Amy Posey and Kevin Vallely have created a collection of exciting biographies and interviews of adventure seekers, their struggles, failures and successes. In doing so they have taken those experiences and the mindset behind them and laid the groundwork for using the same approaches in everyday life and in business situations. Some of the techniques gleaned from these real-life adventurers are attitudes we all can learn from such as reappraising our situations, acknowledging and reducing our emotional responses to negative situations and taking a step back form our situation to get a clearer view.  For instance, the techniques that were used in the direst death-defying circumstances with positive results can be a blueprint in the business world today, changing a product-based focus to a solution-based focus.

The idea of seeing that attitude was the reason these adventurers survived such insurmountable odds is a key by which the business world can learn from. Attitudes such as starting small, practicing, learning to recognize your emotions, and making flexibility a habit is an important observation.


The book itself is written well with exciting personable stories that hold the reader’s interest. Chapters are divided and are summed up at the end for clarity and easy reference.  The examples are detailed, and the reader gets to know these incredible people who have risked lives and limb to carry out their purpose and passions.

From a surfer who has a terrible accident to two people in the middle of the Atlantic fighting giant waves to keep afloat in a row boat; to a man skiing the North Pole and then leading others there after a horrific sailing mishap to mountain climbers and sky divers. The research is firsthand and the tales gripping.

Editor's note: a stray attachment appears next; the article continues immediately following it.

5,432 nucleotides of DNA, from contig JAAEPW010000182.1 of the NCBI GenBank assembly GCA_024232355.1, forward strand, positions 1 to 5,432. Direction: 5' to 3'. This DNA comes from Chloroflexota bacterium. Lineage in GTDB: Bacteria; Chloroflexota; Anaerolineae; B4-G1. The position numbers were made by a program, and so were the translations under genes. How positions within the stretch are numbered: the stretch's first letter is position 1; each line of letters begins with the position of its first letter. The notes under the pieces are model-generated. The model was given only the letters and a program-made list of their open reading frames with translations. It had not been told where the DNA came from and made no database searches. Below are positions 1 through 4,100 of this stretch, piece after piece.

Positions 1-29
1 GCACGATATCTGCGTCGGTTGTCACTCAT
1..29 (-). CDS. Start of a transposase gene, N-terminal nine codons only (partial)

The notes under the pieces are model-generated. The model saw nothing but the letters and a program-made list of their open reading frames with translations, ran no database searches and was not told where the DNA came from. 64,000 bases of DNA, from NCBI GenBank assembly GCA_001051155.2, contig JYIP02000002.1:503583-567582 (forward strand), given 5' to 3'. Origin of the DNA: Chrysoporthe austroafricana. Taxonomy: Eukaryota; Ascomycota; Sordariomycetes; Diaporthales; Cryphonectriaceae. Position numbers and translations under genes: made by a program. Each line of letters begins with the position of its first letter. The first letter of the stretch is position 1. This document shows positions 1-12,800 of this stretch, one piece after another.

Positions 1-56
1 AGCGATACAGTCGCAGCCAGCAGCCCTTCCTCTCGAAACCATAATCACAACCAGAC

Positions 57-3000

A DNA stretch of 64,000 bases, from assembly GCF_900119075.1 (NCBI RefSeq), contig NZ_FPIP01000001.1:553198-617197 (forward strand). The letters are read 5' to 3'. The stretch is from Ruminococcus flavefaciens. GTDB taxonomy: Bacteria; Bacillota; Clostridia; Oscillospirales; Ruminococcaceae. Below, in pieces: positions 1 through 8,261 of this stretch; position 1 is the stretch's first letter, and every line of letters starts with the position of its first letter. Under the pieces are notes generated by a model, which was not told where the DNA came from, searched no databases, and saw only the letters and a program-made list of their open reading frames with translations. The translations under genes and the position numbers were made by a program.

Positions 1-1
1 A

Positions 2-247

Some of the adventurers knew nothing about what they were doing and practiced what the book terms “the imposter syndrome” and helps us all to understand how that feeling can be worked for the positive. There was one adventure who was interviewed that gave me pause. She found she was living a life with no purpose and decided to give up all she owned to ‘find herself’. Unfortunately that included leaving her marriage and whereas that may have been a catalyst to her search, it made me think that these pursuits can be selfish at times, and that purpose should be not just for our satisfaction but for the benefit of others as well.


The book does have a chapter about purpose as a motivation for achieving success and how some of these adventurers did what they did for a cause and for the greater good of humanity, but I would have liked to have seen the greater good a more personable goal, such as helping others including family and those we love.

The concluding chapter on innovation is an excellent one.

In conclusion this book is well researched and well thought out. There was some repetition, as some of the concepts were very closely related. But for those seeking a better means of self-discipline and fulfillment for themselves, or for their employees, I recommend this book as a well compiled and thoughtful read.

D.L. Gardner posted by Garth Thomas